Doughnut Party: Edmonton duo expand deep-fried dynasty
'People still want to eat good food, whether the economy is good or the economy is bad'
Simon Underwood has no doubt: doughnuts are recession-proof.
While other Edmonton entrepreneurs may be struggling during the downturn, he's expanding his deep-fried dynasty.
"People still want to eat good food, whether the economy is good or the economy is bad," Underwood said in an interview with CBC Radio's Edmonton AM.
"People want to have choice in what they get, and that will continue whether there is a boom or there is a bust. I think people's expectations are higher now."
Taking a risk
Five years since they started to sell their hand-dipped delicacies at farmers markets under the Moonshine Doughnuts banner, Underwood and his business partner, Matthew Garrett, are opening their first brick and mortar operation. They've named it Doughnut Party.
They're subleasing their new space from Duchess Provisions, and share their kitchen with the acclaimed French bakery.
Most of the funding for the new store, at 10938-119 Street inside Holland Plaza, came from their farmer's market sales, Underwood said.
Though any new business venture comes with a risk of failure, Underwood said he was confident their customers were hungry for more.
"If we stopped to think about it, it probably would have been intimidating. But having been at the farmer's markets and having that kind of face-to-face relationship with our customers gave us that confidence," Underwood said.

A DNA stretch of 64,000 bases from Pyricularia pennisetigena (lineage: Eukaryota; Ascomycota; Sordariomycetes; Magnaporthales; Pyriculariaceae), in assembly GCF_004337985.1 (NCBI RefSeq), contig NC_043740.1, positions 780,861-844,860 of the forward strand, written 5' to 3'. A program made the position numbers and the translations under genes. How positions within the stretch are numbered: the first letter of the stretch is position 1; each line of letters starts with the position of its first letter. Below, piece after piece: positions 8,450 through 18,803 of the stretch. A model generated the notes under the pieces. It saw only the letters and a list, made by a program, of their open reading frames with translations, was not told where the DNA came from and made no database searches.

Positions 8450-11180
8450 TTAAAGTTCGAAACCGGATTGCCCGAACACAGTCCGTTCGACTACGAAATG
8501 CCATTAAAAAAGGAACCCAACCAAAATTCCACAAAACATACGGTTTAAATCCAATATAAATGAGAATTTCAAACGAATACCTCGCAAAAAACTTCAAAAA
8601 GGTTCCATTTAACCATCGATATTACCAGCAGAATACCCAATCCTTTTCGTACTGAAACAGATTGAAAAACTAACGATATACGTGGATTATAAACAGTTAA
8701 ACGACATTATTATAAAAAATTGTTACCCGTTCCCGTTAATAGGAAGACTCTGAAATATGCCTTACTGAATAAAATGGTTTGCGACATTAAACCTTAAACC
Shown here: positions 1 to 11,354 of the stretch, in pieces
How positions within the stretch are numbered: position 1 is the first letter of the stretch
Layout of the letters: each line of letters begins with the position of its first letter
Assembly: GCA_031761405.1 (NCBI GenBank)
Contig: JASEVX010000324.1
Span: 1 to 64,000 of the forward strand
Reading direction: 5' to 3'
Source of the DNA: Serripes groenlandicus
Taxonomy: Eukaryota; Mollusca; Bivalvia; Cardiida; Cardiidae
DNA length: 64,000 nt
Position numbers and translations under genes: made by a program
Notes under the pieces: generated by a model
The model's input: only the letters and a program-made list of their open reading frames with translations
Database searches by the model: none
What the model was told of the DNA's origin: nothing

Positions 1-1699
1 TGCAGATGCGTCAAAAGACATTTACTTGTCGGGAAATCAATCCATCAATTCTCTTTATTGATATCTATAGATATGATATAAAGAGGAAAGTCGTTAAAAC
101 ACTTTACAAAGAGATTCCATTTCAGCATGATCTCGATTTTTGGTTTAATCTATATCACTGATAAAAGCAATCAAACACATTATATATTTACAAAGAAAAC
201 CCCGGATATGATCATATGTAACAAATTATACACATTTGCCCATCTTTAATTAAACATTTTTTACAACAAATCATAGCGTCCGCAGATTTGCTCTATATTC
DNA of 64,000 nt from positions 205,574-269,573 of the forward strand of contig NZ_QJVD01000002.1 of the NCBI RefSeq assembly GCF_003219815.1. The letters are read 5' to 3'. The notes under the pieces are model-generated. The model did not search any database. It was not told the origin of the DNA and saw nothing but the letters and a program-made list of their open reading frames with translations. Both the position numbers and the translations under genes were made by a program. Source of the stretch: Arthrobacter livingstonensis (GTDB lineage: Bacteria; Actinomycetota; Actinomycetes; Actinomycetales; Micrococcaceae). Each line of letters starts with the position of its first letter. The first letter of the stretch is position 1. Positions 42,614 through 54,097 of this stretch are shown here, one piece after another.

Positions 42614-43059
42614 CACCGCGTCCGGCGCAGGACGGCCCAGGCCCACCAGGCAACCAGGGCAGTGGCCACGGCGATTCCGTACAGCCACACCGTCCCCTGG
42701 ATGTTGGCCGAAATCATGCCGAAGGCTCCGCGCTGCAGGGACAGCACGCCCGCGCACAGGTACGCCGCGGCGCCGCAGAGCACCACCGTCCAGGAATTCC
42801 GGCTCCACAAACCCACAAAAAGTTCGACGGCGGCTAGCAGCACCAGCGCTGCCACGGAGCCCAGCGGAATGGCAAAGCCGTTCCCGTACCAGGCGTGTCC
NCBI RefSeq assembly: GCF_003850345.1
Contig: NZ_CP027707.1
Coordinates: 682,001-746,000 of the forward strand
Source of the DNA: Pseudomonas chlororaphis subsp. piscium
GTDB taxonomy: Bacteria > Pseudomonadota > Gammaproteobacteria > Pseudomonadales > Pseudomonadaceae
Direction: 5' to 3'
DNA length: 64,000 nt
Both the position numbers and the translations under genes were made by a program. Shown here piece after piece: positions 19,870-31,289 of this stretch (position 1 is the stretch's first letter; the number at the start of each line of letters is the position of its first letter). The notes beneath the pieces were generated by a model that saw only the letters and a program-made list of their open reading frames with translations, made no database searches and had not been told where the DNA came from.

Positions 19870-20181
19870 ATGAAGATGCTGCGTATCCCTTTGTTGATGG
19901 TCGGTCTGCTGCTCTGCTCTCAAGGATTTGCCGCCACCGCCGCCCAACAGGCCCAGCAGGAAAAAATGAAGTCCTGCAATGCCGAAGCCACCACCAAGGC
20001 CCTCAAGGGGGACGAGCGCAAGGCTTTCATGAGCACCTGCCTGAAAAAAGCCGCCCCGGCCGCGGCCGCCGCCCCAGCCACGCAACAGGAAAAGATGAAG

"It may seem risky to others, but for us, this was very low risk."
'Word travels fast'
Doughnut Party will offer tea, coffee and new deep-fried creations in flavours like cookie crumble, lemon, ginger, birthday cake and winterberry prosecco.
While they will continue to make the rounds at farmers markets with their tried and true vegan doughnuts, they plan to experiment with some not necessarily vegan-friendly options at the new store.
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They had their soft opening on Jan. 30th and had hoped to keep their presence in the neighbourhood quiet for a few weeks until they got their bearings, Underwood said.
But apparently, a good secret is hard to keep. They've sold out within hours almost every day since.
"We're really lucky. We've had a great response, with lots of people," Underwood said.
"We really wanted to have a soft opening because it's a new product for us … but I guess word travels fast, so we're doing our best to keep up."
With files from Tanara Mclean